Japan: Seniors adopting e-books faster than young adults


  • TECH
  • Monday, 19 Aug 2013

Elderly Japanese have a greater appetite for the e-book format than the younger generation, according to a survey conducted by retailer BookLive. 

Over 50% of Japanese readers in their 70s prefer digital books to the paper equivalent, compared to only around 30% of 20-30 year olds. 

The e-book retailer surveyed 826 visitors to the Tokyo International Book Fair in July, with its results translated by the Japan Times

Like DaiNippon's Honto e-book store, BookLive has its roots in traditional retail, while Kobo parent Rakuten is more akin to online commerce giant Amazon, but all want to see greater adoption of e-book reading habits in Japan. 

Reduced diversity in comparison to print books has been an issue identified by market analysts, and the cry was echoed by survey respondants already using e-books, with 70% asking for more titles to be made available.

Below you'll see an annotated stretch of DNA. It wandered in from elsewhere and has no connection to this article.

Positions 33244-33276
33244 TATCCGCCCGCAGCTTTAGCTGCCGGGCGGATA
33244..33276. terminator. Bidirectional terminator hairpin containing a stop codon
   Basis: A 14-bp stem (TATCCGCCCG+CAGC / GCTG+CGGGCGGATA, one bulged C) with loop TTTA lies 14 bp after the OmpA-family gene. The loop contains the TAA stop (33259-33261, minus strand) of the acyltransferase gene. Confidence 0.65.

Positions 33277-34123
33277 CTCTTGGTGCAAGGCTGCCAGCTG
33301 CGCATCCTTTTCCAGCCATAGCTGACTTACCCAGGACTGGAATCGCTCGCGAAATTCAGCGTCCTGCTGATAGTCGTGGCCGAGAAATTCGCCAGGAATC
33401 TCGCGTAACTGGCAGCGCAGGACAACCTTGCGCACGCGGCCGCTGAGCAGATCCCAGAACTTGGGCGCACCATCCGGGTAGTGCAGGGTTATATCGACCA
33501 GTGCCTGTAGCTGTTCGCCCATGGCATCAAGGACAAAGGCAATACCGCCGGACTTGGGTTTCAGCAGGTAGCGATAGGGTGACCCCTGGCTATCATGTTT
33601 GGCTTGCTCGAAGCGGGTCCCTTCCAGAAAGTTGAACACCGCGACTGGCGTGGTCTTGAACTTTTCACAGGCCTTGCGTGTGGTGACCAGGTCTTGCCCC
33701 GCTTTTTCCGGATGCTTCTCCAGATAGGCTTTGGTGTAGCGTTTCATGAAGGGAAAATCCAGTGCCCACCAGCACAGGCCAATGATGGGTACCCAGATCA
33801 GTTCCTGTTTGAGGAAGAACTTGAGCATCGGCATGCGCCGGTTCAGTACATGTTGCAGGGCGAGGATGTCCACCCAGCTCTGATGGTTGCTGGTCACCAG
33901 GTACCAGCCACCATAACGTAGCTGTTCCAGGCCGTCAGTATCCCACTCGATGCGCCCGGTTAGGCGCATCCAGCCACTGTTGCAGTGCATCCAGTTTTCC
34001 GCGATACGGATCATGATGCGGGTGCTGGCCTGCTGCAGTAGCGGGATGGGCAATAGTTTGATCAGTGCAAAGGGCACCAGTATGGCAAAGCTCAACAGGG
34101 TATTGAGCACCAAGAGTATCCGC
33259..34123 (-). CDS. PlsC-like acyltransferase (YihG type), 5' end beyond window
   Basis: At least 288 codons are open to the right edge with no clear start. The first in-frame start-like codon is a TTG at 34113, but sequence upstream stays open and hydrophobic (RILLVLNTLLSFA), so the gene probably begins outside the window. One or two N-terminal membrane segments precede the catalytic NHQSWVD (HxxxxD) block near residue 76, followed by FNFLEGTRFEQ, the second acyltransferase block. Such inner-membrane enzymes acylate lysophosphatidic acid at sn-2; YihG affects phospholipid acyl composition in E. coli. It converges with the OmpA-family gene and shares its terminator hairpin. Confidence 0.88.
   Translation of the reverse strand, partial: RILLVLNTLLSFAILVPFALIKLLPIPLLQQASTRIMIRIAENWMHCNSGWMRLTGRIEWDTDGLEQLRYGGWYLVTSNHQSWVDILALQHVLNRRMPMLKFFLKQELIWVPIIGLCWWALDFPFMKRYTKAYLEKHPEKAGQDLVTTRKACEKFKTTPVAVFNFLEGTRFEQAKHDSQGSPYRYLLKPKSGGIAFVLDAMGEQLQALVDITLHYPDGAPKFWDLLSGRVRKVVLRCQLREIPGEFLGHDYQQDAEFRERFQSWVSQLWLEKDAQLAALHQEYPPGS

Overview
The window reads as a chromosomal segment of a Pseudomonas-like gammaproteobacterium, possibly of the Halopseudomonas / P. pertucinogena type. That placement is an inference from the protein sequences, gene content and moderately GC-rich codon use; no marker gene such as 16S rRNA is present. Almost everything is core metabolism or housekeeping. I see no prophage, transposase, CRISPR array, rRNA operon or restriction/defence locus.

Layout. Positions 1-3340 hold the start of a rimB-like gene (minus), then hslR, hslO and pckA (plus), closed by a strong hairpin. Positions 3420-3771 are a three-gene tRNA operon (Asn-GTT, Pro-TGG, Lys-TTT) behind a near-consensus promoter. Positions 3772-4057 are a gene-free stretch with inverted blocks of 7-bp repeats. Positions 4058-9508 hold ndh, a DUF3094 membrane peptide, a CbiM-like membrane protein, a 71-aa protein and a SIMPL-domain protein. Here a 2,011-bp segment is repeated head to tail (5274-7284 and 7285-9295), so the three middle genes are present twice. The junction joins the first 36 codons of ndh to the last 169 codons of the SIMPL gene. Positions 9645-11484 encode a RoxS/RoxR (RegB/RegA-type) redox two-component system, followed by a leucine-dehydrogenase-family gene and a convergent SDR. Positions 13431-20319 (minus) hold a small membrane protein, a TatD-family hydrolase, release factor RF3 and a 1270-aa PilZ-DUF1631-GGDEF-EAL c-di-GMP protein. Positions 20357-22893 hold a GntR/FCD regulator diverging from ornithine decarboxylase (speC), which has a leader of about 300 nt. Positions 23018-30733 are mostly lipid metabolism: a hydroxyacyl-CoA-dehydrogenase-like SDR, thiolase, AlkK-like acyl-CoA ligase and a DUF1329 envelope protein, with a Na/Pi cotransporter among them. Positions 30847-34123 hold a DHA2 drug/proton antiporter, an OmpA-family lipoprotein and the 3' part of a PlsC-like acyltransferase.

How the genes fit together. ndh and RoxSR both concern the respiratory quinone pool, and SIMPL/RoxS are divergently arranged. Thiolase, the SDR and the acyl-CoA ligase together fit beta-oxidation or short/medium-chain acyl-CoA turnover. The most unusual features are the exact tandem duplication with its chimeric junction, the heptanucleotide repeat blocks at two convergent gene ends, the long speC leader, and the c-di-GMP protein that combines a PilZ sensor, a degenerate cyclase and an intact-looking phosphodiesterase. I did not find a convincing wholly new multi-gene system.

But, overall, 53% prioritised cheaper prices on their e-book wishlists. 

The findings tie in to Japan's growing strata of "active seniors," open to new experiences, and whose life savings allow them to spend more generously than the younger generation, making them increasingly coveted by major brands and businesses. — ©AFP/Relaxnews 2013 

Article type: metered
User Type: anonymous web
User Status:
Campaign ID: 1
Cxense type: free
User access status: 3
   

Next In Tech News

As Elon Musk played host on SNL, Doge giveaway schemes flooded social media
Walmart's Flipkart in early talks to raise $1 billion - ET
IBM to focus on AI and hybrid cloud in new chapter for Big Blue
FBI names US pipeline cyberattackers as company promises return
Exclusive: Foxconn iPhone India output drops 50% amid COVID surge-sources
US space probe Osiris-Rex heads home with asteroid dust
PayPal wants to be a lot more than an online checkout button
The French tech whiz bringing Covid data to the masses
Dogecoin: ‘joke’ virtual currency touted by Elon Musk
Nio Lidar supplier Innovusion raises $64 million in funding

Stories You'll Enjoy


Vouchers